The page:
Brown Soda Bread Loaves cooling on wire rack
Transfer loaves to wire rack and let cool.

Brown Soda Bread, cheese, and apples

New England Clam Chowder

New England Clam Chowder

Joseph Lincoln, author and native of Cape Cod wrote, “A New England clam chowder, made as it should be, is a dish to preach about, to chant praises and sing hymns and burn incense before. To fight for. The Battle of Bunker Hill was fought for — or on — clam chowder; part of it at least, I am sure it was. It is as American as the Stars and Stripes, as patriotic as the national Anthem. It is ‘Yankee Doodle in a kettle.’”

New England Clam Chowder

In his epic novel, Moby Dick, Herman Melville wrote, “However, a warm savory steam from the kitchen served to belie the apparently cheerless prospect before us. But when that smoking chowder came in, the mystery was delightfully explained. Oh, sweet friends! hearken to me. It was made of small juicy clams, scarcely bigger than hazel nuts, mixed with pounded ship biscuit, and salted pork cut up into little flakes; the whole enriched with butter, and plentifully seasoned with pepper and salt.”

New England Clam Chowder

There is nothing more satisfying on a cold wet night than a steaming bowl of clam chowder, specifically New England Clam Chowder (not the tomato based Manhattan Clam Chowder!). We had just such night last week and this is exactly what I made…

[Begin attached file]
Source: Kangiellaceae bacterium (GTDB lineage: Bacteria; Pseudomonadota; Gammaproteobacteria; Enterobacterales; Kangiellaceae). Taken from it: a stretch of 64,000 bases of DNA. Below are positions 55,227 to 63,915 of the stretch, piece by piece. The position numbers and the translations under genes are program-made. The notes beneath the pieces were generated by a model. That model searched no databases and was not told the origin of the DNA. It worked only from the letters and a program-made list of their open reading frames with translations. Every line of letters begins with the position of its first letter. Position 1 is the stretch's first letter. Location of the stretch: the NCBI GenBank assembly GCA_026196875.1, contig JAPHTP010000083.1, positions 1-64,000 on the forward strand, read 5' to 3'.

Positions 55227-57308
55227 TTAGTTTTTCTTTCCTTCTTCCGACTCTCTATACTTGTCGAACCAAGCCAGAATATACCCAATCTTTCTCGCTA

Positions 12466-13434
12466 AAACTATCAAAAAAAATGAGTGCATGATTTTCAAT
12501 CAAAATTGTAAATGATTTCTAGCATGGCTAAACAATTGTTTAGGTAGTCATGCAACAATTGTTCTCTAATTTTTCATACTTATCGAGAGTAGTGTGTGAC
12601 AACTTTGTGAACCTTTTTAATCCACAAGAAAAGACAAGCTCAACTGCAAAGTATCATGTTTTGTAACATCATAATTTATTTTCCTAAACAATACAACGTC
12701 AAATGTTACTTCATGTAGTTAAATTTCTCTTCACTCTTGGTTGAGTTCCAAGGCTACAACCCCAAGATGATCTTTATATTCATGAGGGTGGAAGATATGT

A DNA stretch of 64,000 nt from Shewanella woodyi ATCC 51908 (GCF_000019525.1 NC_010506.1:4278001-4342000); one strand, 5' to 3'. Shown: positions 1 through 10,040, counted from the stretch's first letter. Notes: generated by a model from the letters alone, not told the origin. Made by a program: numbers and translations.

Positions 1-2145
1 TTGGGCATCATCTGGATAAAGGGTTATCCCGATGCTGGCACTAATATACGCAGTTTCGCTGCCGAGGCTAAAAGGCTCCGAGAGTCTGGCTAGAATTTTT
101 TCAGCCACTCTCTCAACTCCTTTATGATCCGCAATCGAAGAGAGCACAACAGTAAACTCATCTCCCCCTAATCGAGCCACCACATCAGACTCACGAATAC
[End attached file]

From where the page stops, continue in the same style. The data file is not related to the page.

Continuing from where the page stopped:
Cook’s Notes:
*The starch released from the potatoes naturally thickens this clam chowder. Some recipes call for a flour and butter roux to thicken the soup, but I find the resulting chowder far too thick and pasty.

*Buy the smallest clams you can find, as they are the sweetest. Traditionally, quahog or large chowder clams are used, but littlenecks are more tender and sweet. Because of their small size, I like to leave the clams whole, but if you end up with larger clams, by all means chop them up.

*Soak those clams in water before steaming! There is nothing worse than biting into a clam and getting a mouthful of grit. Pick over the clams; throwing away any with broken shells or that aren’t tightly shut. Place them in a bowl of cold water and let them soak for 15-30 minutes (prep the veggies while your waiting), changing the water every so often. When the water stays clean, scrub and rinse one more time for good measure and you’re ready to go.